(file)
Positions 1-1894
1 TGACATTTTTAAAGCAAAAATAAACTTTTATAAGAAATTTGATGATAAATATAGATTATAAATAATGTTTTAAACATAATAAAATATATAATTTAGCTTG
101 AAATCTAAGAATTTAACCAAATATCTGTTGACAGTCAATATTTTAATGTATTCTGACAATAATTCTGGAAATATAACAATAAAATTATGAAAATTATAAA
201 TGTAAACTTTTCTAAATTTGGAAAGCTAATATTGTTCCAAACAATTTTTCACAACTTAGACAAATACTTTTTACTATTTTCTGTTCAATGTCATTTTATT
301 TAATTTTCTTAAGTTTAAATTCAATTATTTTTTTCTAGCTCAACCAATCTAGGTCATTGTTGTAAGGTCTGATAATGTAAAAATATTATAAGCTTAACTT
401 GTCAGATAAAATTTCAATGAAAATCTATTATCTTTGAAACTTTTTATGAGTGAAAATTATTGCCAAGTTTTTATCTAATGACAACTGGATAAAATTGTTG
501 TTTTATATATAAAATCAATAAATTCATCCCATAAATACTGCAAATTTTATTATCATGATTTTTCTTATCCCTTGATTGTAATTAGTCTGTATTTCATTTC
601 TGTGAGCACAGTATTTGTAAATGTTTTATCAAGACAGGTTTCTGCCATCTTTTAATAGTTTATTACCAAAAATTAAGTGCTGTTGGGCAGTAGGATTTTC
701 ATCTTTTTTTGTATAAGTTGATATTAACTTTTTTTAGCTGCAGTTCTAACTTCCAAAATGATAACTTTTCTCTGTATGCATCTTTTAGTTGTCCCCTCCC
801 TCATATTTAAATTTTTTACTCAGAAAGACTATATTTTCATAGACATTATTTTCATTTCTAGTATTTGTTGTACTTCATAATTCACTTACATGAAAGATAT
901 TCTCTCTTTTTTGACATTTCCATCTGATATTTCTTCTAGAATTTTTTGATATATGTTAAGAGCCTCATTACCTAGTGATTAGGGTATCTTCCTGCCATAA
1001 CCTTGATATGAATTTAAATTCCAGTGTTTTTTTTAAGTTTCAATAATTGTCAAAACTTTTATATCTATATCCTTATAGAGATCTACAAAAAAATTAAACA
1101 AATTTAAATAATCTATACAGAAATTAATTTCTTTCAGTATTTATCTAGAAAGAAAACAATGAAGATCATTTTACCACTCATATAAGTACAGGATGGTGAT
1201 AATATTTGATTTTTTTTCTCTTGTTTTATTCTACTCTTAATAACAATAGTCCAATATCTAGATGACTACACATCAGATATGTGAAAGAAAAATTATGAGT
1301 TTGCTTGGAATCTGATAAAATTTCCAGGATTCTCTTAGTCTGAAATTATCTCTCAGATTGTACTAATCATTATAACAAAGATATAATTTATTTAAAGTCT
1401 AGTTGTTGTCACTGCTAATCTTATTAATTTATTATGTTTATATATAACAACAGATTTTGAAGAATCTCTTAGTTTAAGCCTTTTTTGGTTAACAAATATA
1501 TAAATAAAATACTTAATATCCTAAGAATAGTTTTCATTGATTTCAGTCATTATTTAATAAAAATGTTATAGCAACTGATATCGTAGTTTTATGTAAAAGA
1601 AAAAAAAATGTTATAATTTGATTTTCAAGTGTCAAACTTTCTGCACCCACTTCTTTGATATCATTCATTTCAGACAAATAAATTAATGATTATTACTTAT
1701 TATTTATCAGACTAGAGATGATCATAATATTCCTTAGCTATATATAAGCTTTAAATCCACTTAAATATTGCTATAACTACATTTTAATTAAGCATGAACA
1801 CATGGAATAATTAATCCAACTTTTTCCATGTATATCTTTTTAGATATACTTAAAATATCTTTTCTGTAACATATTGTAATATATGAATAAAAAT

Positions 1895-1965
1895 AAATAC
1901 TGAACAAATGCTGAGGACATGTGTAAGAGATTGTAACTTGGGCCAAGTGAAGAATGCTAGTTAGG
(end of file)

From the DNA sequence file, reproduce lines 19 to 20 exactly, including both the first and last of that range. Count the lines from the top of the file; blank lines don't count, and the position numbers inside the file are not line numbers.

1701 TATTTATCAGACTAGAGATGATCATAATATTCCTTAGCTATATATAAGCTTTAAATCCACTTAAATATTGCTATAACTACATTTTAATTAAGCATGAACA
1801 CATGGAATAATTAATCCAACTTTTTCCATGTATATCTTTTTAGATATACTTAAAATATCTTTTCTGTAACATATTGTAATATATGAATAAAAAT